Unstable care system problematic for ‘pinball kids’

The Children's Commissioner for England has warned that thousands of children are still ‘pinging’ around the care system, changing homes, schools or social worker over the course of a year.

In her second Stability Index, Anne Longfield reported that nearly 2,400 children changed home, school and social worker over the last twelve months, with data from the last two years revealing that over 3,000 children had to move home four or more times. Over three years, around 2,500 children moved home five or more times.

Created to encourage councils to hold themselves to account for children moving around the system, the annual Stability Index highlight how disruptive changing school can be. Last year, approximately 4,300 children in care moved school in the middle of the year, with their new school 24 miles away on average. Meanwhile, roughly 400 children who moved school ended up missing a whole term as a result.

It also emphasised how children at poor-performing schools are more likely to experience a school move, and less likely to move to a better school.

Longfield said: “It is very concerning that the number of children having to move around the system has hardly changed over the last year. Over one in five children in care are not in the good or outstanding schools they should be, and I am worried that the system has given up on the hundreds of children bouncing around from one poor school to another. I want all local authorities to make reducing instability a priority and to measure it. I would also like to see Ofsted assessing the stability of children in care as part of their inspections and for the Department for Education to start asking for data on this in their annual returns from local authorities.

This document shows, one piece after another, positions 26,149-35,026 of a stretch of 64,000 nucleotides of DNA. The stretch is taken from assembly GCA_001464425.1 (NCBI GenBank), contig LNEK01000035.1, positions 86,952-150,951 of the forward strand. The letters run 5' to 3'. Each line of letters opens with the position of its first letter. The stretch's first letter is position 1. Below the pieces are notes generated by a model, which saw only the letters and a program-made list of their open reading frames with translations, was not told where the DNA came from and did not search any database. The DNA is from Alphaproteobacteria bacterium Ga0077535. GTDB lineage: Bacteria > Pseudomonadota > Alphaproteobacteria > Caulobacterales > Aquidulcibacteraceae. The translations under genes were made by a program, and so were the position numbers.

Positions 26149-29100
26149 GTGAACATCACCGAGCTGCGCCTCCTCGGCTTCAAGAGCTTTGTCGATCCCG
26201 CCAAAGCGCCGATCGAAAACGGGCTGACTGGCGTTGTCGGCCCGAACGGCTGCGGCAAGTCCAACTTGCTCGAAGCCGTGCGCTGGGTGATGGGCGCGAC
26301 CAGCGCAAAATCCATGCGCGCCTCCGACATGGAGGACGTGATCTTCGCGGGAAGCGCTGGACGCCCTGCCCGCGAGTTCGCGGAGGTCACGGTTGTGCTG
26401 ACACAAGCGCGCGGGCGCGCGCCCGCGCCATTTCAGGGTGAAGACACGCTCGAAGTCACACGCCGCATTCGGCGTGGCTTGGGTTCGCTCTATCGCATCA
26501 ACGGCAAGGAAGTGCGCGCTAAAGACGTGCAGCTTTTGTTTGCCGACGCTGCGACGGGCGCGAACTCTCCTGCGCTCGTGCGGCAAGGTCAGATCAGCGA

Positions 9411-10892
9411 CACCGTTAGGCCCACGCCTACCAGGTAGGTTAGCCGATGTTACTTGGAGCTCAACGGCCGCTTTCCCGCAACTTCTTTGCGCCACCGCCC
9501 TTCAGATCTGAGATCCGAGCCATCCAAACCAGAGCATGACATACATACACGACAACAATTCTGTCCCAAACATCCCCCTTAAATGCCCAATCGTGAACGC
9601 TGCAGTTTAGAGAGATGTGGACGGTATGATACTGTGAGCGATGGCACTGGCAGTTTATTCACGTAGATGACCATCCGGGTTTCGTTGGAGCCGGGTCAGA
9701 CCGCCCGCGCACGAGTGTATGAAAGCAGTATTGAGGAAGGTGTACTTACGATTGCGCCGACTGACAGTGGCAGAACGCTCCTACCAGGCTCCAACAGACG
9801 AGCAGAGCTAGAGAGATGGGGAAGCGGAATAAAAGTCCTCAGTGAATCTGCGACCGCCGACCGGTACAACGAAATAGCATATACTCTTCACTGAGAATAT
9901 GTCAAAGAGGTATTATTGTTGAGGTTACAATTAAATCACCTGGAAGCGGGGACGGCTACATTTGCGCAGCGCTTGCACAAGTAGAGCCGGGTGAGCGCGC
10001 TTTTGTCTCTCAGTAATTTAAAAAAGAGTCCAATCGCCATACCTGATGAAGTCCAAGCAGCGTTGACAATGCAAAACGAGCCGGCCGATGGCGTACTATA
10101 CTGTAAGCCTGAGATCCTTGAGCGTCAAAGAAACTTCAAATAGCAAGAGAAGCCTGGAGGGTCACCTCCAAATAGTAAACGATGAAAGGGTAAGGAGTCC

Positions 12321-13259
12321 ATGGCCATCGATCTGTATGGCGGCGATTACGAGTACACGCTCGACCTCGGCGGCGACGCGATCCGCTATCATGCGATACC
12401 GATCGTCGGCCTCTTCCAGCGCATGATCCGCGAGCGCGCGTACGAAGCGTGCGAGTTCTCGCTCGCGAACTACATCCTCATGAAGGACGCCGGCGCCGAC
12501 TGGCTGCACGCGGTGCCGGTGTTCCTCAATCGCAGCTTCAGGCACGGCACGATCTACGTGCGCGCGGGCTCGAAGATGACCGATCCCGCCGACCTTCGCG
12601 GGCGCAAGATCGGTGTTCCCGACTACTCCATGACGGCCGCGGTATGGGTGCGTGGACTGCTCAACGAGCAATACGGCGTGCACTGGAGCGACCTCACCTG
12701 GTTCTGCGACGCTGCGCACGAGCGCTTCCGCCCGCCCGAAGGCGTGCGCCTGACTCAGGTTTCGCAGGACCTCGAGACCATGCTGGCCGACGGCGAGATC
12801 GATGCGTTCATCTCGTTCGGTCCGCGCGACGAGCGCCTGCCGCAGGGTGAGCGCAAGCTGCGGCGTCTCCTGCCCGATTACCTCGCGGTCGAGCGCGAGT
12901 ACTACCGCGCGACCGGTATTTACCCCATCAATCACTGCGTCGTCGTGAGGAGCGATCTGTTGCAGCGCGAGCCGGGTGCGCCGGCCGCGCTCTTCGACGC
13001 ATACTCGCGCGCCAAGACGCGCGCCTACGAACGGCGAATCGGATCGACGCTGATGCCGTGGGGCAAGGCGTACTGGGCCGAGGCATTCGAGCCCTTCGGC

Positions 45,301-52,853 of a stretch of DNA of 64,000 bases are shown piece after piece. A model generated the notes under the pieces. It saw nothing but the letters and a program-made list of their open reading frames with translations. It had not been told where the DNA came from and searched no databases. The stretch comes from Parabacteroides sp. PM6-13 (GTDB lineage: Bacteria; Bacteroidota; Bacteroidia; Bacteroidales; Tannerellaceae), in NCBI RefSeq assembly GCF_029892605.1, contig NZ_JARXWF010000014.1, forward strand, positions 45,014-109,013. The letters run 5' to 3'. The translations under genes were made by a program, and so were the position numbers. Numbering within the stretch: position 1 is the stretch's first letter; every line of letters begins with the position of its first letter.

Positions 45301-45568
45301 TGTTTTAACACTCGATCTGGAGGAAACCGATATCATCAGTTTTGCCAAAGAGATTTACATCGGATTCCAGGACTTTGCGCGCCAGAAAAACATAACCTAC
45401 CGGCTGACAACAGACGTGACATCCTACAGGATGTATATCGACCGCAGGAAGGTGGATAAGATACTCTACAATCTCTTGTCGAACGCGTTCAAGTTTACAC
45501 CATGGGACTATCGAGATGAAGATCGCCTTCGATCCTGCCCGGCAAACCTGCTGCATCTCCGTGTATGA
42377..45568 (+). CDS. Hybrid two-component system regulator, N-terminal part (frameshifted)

“The care system does work for many thousands of children but our ambition should be for every child growing up in care to have the same chances to live happy, healthy and rewarding lives as any other child. We put that at risk if we are expecting some children to constantly change school and home.”

Richard Watts, chair of the Local Government Association’s Children and Young People Board, said: “It is really important that children have the best possible placement or school place to meet their needs, and no child should be kept in an inappropriate environment simply to avoid another move. Decisions about the care of individual children and young people must be made with the best interests of those children firmly in mind, and there will be situations where moves are required despite the best possible efforts of social workers, carers, teachers and often children themselves to make circumstances work.

“While 91 per cent of council-maintained schools are good or outstanding, no council wants to see any child placed in a poor school. This is why councils should be allowed to step in and improve struggling schools that are outside of local authority control. Across the country, hundreds of schools, often in disadvantaged areas, are already being turned around thanks to the intervention of councils to deliver and maintain strong leadership, outstanding classroom teaching and appoint effective support staff and governors. Clearly there is more that can be done to make sure that every child has the positive experience of care that the majority receive, and we will ensure that these findings are shared widely with councils across the country, while supporting local areas to learn from good practice elsewhere.”

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